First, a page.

These data with rare proliferative adult human beta-cells do not allow us to draw any conclusions regarding beta-cell proliferation in vivo in adult humans, and the potential beneficial effect of GLP-1-based therapy in such a context. Moreover, it cannot be excluded that human beta-cells may proliferate to a greater extent in situ in response to natural physical and humoral stimuli within the physiological setting of the islet. In this series of 7 donors, the majority were above 50 years old, only 2 donors were younger (18 and 38 respectively). This series did not allow us to observe any correlation or trend between proliferation and age. Previous studies have shown a decrease in adult human beta-cell proliferation with age ([6], [8][10]. These correlations have been observed on pancreatic sections where tissues from very young (<10 years) or very old (>80 years) patients were included; these are age groups from which isolated islets are typically not available. Our study also differs in methodology from a previous study [6] where age-dependent effects have been observed on cultures of whole islets.

In the present study, the baseline proliferation of adult human beta-cells was comparable among the 3 different matrices used. These extracellular matrices may not offer the optimum substratum for human beta-cell proliferation and are in any case not similar in composition or structure to the naturally occurring basement membrane surrounding human beta-cells [4], [11], [13]. Interestingly, Liraglutide increased proliferation of adult human beta-cells only in the non-sorted cell fraction cultured on BCEC.However, even in the presence of this GLP-1 analogue and BrdU throughout the 4 day culture period, <0.1% of beta-cells were seen to have proliferated. The results obtained here with human adult beta-cells differ clearly from those obtained previously with rat or mouse beta-cells [4], [14]. There, replication is considered to be the main mechanisms for the maintenance of beta-cell mass with rates of proliferation predicted to reach >20% under these same conditions in response to GLP-1. There thus is a striking difference between rodent and adult human beta-cells in their capability to proliferate. This raises the question of the relevance of mouse or rat beta-cells as a model for studying the impact of pharmacological compounds on human beta-cell proliferation.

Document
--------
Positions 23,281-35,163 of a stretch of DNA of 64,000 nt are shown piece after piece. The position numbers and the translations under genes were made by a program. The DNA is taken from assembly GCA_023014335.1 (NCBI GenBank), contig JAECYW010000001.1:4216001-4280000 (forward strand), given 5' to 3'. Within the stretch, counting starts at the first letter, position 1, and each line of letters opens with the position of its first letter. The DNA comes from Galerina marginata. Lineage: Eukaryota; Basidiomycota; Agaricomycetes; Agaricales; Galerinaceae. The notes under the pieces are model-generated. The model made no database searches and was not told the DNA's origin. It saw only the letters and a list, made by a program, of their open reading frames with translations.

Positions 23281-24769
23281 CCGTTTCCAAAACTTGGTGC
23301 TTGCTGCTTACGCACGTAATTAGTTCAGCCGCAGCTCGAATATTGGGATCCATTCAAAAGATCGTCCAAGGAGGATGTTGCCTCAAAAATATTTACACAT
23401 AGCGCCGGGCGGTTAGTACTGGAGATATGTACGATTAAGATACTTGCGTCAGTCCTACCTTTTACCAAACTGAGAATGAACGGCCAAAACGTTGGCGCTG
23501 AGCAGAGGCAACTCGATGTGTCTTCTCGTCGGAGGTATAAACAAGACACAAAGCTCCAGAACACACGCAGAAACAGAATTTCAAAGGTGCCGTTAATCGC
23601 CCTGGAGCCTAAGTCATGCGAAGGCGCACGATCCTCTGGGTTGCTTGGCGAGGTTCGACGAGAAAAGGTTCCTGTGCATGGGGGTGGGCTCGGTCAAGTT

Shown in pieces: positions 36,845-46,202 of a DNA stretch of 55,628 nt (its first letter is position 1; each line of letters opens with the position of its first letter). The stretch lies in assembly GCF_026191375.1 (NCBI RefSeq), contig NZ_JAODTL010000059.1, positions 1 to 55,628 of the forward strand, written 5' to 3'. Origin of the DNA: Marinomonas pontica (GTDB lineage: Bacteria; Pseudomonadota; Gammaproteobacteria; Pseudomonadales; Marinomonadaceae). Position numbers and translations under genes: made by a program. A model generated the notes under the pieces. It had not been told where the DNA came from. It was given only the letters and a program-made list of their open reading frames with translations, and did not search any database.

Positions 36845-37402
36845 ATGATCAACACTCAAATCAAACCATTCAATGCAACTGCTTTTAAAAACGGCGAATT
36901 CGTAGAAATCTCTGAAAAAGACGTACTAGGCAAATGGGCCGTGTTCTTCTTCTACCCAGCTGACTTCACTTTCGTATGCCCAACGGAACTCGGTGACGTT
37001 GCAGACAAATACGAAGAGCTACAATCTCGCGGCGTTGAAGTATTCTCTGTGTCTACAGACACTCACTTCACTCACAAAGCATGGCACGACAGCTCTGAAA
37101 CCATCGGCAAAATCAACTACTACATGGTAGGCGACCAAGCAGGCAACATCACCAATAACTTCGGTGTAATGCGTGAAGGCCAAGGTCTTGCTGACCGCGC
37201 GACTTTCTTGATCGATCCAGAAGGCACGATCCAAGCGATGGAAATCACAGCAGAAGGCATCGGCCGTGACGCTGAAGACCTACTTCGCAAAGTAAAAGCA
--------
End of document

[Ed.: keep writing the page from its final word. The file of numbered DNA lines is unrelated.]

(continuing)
Acknowledgments

Human islets were provided by the islet for research distribution program through the European Consortium for Islet Transplantation, under the supervision of the Juvenile Diabetes Research Foundation (31-2008-416).

Author Contributions

Conceived and designed the experiments: SR NSS KB PAH MYD. Performed the experiments: SR NSS RP. Analyzed the data: SR NSS KB PAH MYD. Wrote the paper: SR NSS KB PAH MYD.